It was conducted independently of the Occupy Wall Street movement, the foundation said, but gives credit to the battle cry of many protesters that “we are the 99 percent” — the vast majority of the population that does not benefit from the income of the world’s leading economy.
The United States ranked in the bottom five on a combination of issues including poverty prevention, health and access to education — ahead of only Greece, Chile, Mexico and Turkey — according to the study on social justice in the 31 developed nations of the Organization for Economic Cooperation and Development.
Distribution of wealth in the United States is the most unequal among the nations examined, with more than 17 percent below the poverty line. Of those living below the poverty line in the U.S., some 21.6 percent of them are children, who also suffer from a lack of access to equal education, it showed.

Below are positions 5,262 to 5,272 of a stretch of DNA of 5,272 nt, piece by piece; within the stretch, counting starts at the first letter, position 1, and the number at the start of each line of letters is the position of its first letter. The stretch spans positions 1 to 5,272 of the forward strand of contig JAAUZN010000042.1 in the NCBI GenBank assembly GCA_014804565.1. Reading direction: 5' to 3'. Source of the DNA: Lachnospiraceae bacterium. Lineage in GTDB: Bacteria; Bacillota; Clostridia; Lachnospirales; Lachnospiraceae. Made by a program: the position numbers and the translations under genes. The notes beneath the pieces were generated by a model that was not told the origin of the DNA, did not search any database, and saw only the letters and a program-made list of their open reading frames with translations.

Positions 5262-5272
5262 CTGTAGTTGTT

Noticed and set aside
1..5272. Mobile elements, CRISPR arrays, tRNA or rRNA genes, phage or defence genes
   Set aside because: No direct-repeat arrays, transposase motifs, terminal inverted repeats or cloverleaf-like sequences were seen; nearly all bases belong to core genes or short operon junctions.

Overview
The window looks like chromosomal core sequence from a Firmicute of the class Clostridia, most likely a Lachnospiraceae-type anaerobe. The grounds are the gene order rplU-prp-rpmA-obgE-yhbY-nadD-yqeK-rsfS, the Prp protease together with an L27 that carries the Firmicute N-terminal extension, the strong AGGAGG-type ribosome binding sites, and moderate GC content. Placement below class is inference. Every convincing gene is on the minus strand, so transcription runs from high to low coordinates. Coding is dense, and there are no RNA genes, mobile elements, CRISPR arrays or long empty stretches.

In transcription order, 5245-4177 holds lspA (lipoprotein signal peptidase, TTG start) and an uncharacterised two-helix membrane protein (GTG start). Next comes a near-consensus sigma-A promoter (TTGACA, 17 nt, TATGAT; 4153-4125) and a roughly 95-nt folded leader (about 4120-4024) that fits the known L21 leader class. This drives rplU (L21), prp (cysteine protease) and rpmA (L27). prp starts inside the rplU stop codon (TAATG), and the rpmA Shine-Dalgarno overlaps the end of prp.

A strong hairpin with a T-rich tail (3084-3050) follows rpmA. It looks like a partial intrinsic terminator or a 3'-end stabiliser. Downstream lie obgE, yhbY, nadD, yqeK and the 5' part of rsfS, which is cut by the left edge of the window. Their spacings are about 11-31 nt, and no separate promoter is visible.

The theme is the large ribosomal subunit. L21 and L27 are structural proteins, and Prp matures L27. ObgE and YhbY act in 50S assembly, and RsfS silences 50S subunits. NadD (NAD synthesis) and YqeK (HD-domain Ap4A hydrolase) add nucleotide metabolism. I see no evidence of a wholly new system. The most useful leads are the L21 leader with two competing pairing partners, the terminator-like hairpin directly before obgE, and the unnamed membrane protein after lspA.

Topping the list were the Scandinavian nations — all places where the Occupy movement has failed to gain traction. The largest gathering in Sweden to date drew a crowd of only about 500 people. The foundation used data gathered both independently and by the development organization in 2010.
Police say they are investigating reports that a woman was raped while participating in the anti-capitalist protests in Glasgow. The report involved a 28-year-old woman at a tent in the city’s George Square. No arrests have been made. Occupy Glasgow organizers said they are shocked by the report and working with police to ensure that everyone at the camp is safe.